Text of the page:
Immediately after the autographing session came the City Building panel, which I moderated. Other participants included Scott Lynch, Sharon Shinn, Martha Wells, Rob Rogers and Vincent Docherty. I found it to be a stimulating panel, the more narrowly-focused topic bringing out a different conversation than the traditionally broad "Worldbuilding" panels that dominate convention programming. It didn't hurt any that Docherty actually works in real-life city design, and added a veneer of authority to the discussion. That, and the fact that Lynch is big into medieval sewer systems. No, really.

After the panel let out, I ended up joining Chris Nakashima-Brown, Maureen McHugh, Jessica Reisman and several other folks (who I've naturally forgotten the names of) in a lunch run across the highway to a Dim Sum restaurant. I'd never eaten Dim Sum before, and the concept of small portions brought around on carts for selection and sharing amongst those at the table took some getting used to, unsophisticate that I am. The food was quite good, though, and visually evocative of the exotic foods Chihiro's parents help themselves to early on in Spirited Away. Good stuff. Sadly, I had to drive back to New Braunfels after that for Monkey Girl's year-ending swim team banquet. That means I missed some ace programming, including the famed Texas panel (with Joe Lansdale, Howard Waldrop, Neal Barrett Jr., Lou Antonelli, Scott Cupp and Elizabeth Moon!) and the newest tradition, the "Fireside Chat" (with Waldrop, Don Webb, William Browning Spencer and James P. Hogan). Drat. Monkey Girl was honored as one of the "Dolphins of the Year" for her success at various swim meets and advancing to state, so I can't complain. I just wish these groups would check my schedule before counter-programming these events!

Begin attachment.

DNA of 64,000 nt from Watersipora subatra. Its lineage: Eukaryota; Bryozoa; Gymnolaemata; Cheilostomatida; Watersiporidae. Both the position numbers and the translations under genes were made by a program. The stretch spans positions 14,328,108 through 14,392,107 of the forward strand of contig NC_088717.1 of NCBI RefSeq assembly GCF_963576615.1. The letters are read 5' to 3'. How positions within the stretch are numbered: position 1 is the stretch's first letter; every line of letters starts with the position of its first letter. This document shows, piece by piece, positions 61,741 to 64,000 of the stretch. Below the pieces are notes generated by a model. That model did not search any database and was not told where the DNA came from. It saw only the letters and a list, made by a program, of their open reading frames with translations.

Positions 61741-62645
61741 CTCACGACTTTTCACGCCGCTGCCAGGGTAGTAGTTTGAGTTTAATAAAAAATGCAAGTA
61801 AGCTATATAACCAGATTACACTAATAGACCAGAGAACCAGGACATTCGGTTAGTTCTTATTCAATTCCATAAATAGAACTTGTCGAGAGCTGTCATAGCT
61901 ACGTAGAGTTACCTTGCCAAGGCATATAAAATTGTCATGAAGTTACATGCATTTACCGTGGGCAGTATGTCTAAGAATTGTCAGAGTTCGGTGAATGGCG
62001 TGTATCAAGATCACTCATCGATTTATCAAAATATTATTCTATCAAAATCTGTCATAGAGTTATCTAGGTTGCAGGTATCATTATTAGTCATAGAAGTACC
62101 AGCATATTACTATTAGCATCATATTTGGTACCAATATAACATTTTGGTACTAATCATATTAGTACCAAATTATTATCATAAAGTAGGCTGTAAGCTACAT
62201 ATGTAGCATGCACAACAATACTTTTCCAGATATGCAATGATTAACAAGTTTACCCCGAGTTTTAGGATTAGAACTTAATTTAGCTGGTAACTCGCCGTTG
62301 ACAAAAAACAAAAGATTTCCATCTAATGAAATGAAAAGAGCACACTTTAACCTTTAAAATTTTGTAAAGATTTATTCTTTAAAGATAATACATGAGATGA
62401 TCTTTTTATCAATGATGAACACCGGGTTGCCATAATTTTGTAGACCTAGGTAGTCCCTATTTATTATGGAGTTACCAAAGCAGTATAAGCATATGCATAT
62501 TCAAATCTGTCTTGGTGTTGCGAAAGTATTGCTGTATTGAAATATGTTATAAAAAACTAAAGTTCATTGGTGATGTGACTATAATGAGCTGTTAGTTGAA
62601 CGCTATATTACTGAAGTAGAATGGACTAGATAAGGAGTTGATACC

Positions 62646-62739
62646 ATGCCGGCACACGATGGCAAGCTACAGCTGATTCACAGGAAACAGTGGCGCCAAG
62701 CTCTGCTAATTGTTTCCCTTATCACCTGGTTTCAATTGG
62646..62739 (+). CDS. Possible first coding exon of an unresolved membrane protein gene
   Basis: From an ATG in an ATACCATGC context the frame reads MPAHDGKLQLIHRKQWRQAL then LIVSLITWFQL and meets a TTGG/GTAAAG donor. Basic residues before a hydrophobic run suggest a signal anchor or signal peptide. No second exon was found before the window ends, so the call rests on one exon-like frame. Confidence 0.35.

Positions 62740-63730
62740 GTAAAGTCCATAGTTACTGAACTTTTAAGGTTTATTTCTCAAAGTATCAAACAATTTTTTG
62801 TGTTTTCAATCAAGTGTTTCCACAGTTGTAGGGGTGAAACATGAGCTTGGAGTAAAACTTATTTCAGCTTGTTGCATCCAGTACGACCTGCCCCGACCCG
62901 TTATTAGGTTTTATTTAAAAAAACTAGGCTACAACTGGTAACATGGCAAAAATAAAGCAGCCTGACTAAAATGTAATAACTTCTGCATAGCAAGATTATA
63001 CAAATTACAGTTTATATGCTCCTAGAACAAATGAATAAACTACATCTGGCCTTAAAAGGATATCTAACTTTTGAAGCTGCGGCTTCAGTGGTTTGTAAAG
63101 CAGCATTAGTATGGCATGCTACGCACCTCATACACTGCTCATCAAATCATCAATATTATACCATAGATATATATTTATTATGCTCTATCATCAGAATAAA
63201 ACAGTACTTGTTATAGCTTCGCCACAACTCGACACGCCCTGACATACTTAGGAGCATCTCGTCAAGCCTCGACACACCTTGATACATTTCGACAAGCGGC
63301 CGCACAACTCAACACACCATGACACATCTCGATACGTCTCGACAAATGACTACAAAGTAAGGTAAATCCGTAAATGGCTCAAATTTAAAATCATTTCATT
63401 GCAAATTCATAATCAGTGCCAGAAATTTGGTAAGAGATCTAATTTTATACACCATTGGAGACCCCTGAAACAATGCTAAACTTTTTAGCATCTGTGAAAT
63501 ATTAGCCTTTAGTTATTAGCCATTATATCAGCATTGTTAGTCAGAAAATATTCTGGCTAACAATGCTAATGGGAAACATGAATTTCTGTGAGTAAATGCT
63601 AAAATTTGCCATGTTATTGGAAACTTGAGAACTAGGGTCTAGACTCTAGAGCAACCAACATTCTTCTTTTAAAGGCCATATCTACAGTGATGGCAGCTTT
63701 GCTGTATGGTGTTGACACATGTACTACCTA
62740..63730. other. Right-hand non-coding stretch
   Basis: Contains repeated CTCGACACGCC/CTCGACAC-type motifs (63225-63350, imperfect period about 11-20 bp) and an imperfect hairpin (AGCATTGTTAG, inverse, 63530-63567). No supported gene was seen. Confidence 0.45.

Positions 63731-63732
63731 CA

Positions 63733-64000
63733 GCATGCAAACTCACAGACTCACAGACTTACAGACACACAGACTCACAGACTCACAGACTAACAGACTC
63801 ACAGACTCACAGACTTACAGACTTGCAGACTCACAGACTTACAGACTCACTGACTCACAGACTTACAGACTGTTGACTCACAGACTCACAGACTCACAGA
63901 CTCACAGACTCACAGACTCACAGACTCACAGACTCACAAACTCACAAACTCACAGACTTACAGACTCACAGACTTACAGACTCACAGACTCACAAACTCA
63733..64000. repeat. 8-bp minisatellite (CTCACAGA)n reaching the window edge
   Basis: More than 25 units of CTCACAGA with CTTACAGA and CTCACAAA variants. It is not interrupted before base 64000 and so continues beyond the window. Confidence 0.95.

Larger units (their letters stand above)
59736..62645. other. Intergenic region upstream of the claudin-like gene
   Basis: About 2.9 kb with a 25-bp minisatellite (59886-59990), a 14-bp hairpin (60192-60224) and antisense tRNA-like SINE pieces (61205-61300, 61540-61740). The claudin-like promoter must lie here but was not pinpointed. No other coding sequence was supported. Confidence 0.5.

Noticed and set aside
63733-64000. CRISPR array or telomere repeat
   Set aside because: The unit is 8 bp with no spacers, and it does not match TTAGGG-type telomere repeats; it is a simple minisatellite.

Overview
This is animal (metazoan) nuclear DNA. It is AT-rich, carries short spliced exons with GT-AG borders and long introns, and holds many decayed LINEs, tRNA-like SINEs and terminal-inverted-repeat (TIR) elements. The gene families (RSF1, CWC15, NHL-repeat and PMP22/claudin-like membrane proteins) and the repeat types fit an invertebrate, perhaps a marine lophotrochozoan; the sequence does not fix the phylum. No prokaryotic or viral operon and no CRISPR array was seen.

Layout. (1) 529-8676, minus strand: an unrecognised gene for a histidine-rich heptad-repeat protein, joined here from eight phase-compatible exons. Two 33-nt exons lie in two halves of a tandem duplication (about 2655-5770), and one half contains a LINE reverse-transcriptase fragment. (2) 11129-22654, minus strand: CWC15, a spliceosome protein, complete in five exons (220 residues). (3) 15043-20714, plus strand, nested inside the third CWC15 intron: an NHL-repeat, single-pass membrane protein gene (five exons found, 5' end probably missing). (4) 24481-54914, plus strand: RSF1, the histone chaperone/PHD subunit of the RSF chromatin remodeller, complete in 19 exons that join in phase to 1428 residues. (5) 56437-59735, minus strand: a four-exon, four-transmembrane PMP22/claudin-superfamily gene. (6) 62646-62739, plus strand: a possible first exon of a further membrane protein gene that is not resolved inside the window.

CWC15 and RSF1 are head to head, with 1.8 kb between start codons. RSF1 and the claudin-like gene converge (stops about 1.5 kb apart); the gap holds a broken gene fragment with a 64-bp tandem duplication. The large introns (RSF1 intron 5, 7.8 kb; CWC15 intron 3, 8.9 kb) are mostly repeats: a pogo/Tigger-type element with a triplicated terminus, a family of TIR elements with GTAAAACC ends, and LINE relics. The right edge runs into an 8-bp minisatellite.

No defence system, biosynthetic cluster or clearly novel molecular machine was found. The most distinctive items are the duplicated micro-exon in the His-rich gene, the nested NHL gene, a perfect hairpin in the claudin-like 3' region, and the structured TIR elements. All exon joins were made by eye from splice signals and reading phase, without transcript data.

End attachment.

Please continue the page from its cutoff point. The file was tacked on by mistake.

Returning that evening with a couple of bottles of mead in tow, I set up shop at the Space Squid party, and shared my homebrew hone wine with everyone. Lots of happiness from party-goers at that. Unfortunately, I'd forgotten my camera's flash back home (The Wife used it while photographing the swim banquet) so the evening's pictures didn't turn out so good, and ended up blurred or grainy or skewed color in the poor light. But the beer and mead and other liquors flowed freely. Mark Finn wore a fez. I got to finally meet Bill Parker and discuss the Texas in 2013 bid and why San Antonio ended up as the host city instead of Dallas, which I'd assumed had been a done deal. I talked a little with the Aggiecon folks, and most pros have cautious optimism that this bunch of students will turn around that foundering convention. ConDFW, FenCon and Apollocon all had nice spreads and a steady ebb and flow of people. I lost count of how many people I talked with, but at the Texas in 2013 party John Picacio had the show-stopper when he pulled up on his iPhone the photo of me on a toilet and showed it to all the partygoers. There was also some talk of using my homebrew powers in support of the Texas in 2013 bid, which could be fun, if challenging. Will have to see how that thread plays out. Good times.